The role of cognitive fusion and experiential avoidance in anxiety and depression. / Cookson, Camilla.

2016. 207 p.

Research output: ThesisDoctoral Thesis

Unpublished

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@phdthesis{6ffde62d509a425f869e42e185a23e70,
title = "The role of cognitive fusion and experiential avoidance in anxiety and depression",
abstract = "This research used the theory underpinning Acceptance and Commitment Therapy (ACT) to develop our understanding of anxiety and depression. ACT proposes that cognitive fusion (CF) and experiential avoidance (EA) are two processes fundamental to psychological distress. However, CF and EA{\textquoteright}s role in anxiety and depression in the context of one another has not been established. This study aimed to test the hypotheses that CF and EA would make both unique and interrelated contributions to explaining a) variance in symptoms of anxiety and depression, and b) the effect of three different internal (worry and rumination) and external (stressful life-events) vulnerabilities to anxiety and depression.A correlational cross-sectional design was conducted in a student (n=106) and clinical sample (n=57). The hypotheses were additionally tested longitudinally in the student sample (n=97). Cross-sectionally, in students, only CF explained unique variance in anxiety and depression and mediated the relationships between vulnerabilities to and indicators of symptomology. These results were not replicated longitudinally. In the clinical sample, CF acted in concert with EA in explaining variance in symptomology and in mediating the effect of all three vulnerability factors.These results partially supported CF and EA as core transdiagnostic processes in anxiety and depression, and therefore key targets for prevention and treatment. CF appeared particularly relevant to students{\textquoteright} mental health, with CF{\textquoteright}s serial effect through EA increasingly important where clinically significant symptoms were present. Further longitudinal and experimental research is needed to verify the causal assumptions inherent in this study.",
author = "Camilla Cookson",
year = "2016",
language = "English",
school = "Royal Holloway, University of London",

}

RIS

TY - THES

T1 - The role of cognitive fusion and experiential avoidance in anxiety and depression

AU - Cookson, Camilla

PY - 2016

Y1 - 2016

N2 - This research used the theory underpinning Acceptance and Commitment Therapy (ACT) to develop our understanding of anxiety and depression. ACT proposes that cognitive fusion (CF) and experiential avoidance (EA) are two processes fundamental to psychological distress. However, CF and EA’s role in anxiety and depression in the context of one another has not been established. This study aimed to test the hypotheses that CF and EA would make both unique and interrelated contributions to explaining a) variance in symptoms of anxiety and depression, and b) the effect of three different internal (worry and rumination) and external (stressful life-events) vulnerabilities to anxiety and depression.A correlational cross-sectional design was conducted in a student (n=106) and clinical sample (n=57). The hypotheses were additionally tested longitudinally in the student sample (n=97). Cross-sectionally, in students, only CF explained unique variance in anxiety and depression and mediated the relationships between vulnerabilities to and indicators of symptomology. These results were not replicated longitudinally. In the clinical sample, CF acted in concert with EA in explaining variance in symptomology and in mediating the effect of all three vulnerability factors.These results partially supported CF and EA as core transdiagnostic processes in anxiety and depression, and therefore key targets for prevention and treatment. CF appeared particularly relevant to students’ mental health, with CF’s serial effect through EA increasingly important where clinically significant symptoms were present. Further longitudinal and experimental research is needed to verify the causal assumptions inherent in this study.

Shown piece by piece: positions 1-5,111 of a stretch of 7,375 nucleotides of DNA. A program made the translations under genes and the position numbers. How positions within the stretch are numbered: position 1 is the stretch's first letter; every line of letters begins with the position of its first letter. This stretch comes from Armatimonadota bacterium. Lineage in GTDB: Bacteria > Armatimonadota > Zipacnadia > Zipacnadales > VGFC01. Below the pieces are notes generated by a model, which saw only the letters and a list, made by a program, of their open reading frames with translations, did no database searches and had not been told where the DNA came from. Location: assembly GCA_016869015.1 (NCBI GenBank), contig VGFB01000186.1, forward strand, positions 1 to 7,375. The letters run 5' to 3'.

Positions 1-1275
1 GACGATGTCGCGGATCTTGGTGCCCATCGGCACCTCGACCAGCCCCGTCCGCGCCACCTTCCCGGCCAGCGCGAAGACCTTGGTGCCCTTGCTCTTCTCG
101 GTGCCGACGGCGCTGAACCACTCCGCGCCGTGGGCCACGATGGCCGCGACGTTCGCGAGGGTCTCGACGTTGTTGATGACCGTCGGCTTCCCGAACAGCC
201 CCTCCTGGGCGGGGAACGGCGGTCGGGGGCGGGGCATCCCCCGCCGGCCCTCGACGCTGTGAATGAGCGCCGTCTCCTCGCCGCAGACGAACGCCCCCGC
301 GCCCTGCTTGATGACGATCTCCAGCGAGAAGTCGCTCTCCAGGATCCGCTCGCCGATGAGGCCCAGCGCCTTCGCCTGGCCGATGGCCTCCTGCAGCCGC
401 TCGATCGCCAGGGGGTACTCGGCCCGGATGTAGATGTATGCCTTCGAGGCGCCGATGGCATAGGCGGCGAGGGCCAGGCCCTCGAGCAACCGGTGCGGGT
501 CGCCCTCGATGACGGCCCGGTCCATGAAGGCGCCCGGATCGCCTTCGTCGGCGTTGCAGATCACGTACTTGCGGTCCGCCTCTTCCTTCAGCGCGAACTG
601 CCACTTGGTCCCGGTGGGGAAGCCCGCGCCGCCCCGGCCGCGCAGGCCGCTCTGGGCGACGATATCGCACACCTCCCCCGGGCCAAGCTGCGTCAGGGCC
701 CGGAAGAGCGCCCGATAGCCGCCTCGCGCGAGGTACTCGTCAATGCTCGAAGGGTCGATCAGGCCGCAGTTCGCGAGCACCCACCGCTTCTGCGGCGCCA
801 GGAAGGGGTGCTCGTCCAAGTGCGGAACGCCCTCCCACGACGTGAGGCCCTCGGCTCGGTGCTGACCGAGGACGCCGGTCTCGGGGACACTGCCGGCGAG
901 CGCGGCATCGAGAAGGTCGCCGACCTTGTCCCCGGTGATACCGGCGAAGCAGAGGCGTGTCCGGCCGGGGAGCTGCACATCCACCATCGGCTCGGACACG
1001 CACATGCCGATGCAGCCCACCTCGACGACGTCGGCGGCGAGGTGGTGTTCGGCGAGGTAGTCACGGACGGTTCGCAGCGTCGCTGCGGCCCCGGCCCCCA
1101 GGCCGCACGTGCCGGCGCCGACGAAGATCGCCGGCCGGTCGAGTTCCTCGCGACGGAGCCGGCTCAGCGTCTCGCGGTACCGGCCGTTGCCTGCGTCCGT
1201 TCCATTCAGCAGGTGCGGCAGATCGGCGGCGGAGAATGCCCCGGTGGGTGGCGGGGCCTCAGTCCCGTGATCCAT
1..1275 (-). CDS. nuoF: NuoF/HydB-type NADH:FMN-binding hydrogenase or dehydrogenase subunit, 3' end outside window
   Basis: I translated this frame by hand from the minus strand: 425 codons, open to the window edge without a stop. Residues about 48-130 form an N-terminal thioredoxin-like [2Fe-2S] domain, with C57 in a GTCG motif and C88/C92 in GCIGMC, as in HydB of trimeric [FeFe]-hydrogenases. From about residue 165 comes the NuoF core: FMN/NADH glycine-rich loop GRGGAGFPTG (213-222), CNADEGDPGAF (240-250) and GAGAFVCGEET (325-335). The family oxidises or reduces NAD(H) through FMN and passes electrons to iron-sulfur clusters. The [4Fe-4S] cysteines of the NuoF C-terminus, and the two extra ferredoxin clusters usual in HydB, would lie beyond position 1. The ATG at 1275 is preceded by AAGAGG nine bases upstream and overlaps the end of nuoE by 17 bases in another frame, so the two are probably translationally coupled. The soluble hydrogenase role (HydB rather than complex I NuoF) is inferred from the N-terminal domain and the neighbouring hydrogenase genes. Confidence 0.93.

AB - This research used the theory underpinning Acceptance and Commitment Therapy (ACT) to develop our understanding of anxiety and depression. ACT proposes that cognitive fusion (CF) and experiential avoidance (EA) are two processes fundamental to psychological distress. However, CF and EA’s role in anxiety and depression in the context of one another has not been established. This study aimed to test the hypotheses that CF and EA would make both unique and interrelated contributions to explaining a) variance in symptoms of anxiety and depression, and b) the effect of three different internal (worry and rumination) and external (stressful life-events) vulnerabilities to anxiety and depression.A correlational cross-sectional design was conducted in a student (n=106) and clinical sample (n=57). The hypotheses were additionally tested longitudinally in the student sample (n=97). Cross-sectionally, in students, only CF explained unique variance in anxiety and depression and mediated the relationships between vulnerabilities to and indicators of symptomology. These results were not replicated longitudinally. In the clinical sample, CF acted in concert with EA in explaining variance in symptomology and in mediating the effect of all three vulnerability factors.These results partially supported CF and EA as core transdiagnostic processes in anxiety and depression, and therefore key targets for prevention and treatment. CF appeared particularly relevant to students’ mental health, with CF’s serial effect through EA increasingly important where clinically significant symptoms were present. Further longitudinal and experimental research is needed to verify the causal assumptions inherent in this study.

M3 - Doctoral Thesis

ER -